Reimagining Our Libraries
In the spring of 2017, library administration and trustees announced a space study and design project, “Reimagining Our Libraries,” with the goal of creating a vision for the future. Hundreds of residents contributed ideas at two public meetings and through an online survey, and a working group was assembled of trustees, representatives from community support groups (the Arlington Libraries Foundation, the Friends of the Robbins Library, the Friends of Fox Library), library administration and staff, and Facilities Department staff. The working group was charged with guiding the process through to the schematic design phase with the chosen firm of Ann Beha Architects.
Schematic designs were shared at two public meetings, on June 14 at Robbins Library and on June 19 at the Fox Library.
Through last year’s public meetings and surveys, a multitude of ideas emerged about what should be preserved and what could be improved in our libraries. The first task of the working group was to sift the feedback and determine the problems, or in architectural terms “program goals,” that could be addressed within the project’s scope. Examples included a larger and more distinct space for teens at the Robbins, more public restrooms, more study and conference rooms, a renovated Children’s Room with a dedicated storytime space, and improved lighting and way-finding at Robbins. Among the most frequently voiced desires for Fox: a fully accessible building with updated infrastructure, bathrooms, meeting spaces, an area for teens, and more seating for adults.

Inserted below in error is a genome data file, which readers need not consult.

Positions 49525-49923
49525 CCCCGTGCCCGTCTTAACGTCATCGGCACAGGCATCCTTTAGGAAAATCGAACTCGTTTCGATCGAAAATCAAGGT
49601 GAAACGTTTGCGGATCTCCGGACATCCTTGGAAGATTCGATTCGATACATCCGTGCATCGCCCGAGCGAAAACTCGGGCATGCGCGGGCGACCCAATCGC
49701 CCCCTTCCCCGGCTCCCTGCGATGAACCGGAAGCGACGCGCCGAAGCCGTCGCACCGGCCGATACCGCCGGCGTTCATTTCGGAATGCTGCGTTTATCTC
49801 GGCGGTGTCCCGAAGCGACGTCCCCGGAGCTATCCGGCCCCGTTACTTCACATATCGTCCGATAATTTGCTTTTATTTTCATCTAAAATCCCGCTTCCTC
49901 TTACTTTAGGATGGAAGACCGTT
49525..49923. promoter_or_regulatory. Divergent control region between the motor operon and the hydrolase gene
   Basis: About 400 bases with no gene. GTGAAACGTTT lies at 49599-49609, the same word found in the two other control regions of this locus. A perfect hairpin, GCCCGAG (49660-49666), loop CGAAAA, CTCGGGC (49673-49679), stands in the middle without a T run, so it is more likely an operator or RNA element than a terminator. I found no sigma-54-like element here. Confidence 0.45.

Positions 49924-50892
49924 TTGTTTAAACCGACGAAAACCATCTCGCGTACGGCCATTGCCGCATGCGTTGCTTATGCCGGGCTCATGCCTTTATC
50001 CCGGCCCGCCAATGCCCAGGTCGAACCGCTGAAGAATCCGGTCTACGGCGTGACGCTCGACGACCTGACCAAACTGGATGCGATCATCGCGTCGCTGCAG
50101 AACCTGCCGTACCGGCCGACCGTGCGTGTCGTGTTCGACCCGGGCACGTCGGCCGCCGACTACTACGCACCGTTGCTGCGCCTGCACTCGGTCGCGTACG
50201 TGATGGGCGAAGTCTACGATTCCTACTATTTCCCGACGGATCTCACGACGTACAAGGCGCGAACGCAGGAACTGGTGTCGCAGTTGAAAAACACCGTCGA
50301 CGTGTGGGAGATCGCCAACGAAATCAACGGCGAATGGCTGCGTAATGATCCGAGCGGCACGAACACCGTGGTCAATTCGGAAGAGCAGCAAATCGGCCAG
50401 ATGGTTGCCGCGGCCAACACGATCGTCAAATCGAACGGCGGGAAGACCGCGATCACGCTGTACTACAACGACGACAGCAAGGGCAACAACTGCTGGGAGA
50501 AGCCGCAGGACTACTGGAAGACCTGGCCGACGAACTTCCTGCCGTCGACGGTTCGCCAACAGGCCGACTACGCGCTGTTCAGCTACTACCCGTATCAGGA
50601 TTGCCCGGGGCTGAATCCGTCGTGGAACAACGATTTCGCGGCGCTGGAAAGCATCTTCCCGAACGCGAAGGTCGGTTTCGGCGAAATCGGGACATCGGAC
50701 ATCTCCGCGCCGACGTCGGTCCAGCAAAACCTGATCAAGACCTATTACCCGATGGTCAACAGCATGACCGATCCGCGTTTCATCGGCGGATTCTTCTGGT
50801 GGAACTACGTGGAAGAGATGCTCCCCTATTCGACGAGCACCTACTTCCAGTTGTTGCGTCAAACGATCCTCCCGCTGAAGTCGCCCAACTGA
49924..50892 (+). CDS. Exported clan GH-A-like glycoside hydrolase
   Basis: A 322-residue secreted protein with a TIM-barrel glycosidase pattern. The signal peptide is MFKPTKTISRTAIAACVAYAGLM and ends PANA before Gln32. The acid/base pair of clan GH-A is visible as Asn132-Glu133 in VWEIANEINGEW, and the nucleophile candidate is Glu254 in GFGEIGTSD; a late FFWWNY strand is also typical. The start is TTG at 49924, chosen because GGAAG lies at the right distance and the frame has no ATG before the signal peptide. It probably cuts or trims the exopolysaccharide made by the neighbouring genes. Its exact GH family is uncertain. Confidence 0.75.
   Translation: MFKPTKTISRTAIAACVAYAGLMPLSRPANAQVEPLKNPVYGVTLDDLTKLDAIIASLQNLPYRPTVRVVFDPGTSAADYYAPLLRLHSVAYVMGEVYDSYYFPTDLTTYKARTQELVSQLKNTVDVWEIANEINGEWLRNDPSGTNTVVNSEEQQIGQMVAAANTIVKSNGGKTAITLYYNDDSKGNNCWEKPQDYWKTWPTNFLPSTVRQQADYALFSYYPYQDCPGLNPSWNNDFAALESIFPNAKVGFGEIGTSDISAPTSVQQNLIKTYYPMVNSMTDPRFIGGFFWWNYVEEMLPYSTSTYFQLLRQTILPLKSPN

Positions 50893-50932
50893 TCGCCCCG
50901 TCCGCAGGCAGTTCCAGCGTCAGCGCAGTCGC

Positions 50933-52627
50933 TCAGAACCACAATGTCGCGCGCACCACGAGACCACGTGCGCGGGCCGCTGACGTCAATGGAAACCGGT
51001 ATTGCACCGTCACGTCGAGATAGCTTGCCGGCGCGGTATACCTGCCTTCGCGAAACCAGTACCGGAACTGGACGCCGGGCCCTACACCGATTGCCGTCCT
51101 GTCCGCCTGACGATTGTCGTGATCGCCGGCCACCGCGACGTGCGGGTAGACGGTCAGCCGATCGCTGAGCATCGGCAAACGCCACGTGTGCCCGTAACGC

Examples of community desires that fell outside the project’s scope include increased parking options at Robbins and Fox and more hours for both libraries. On some wish lists was a retail café inside the Robbins. When it came time to look at what that would mean for the existing staffing model and how it might impact cafés nearby, the idea morphed into a space with café style seating in which library patrons, especially those with small children, could eat snacks in comfort.
In all, the process of formulating program goals and determining design recommendations required five meetings of the Reimagining Our Libraries working group in addition to multiple library staff meetings with the architect over the course of the year. The result: a bold plan for the libraries that reconciles community-led vision and community-led values (aka protect the collections and KEEP THE BOOKS).
To achieve this plan, it will be necessary to examine various avenues of funding as a next step. Since founding days in the 1890s, a mix of public and private funding has worked to make the library a pillar of support for families, students, and all who live and work in Arlington. We now rank among the highest statewide in circulation, children’s program attendance, e-content circulation and teen print circulation. What will it take to reach new heights, and keep pace with the Town’s evolution?
Library administration and trustees are grateful to have access to information and resources on the state and local levels to help us eventually make these visions a reality, with special acknowledgement of the work of the Arlington Libraries Foundation, the Friends of the Robbins Library, and the Friends of Fox Library.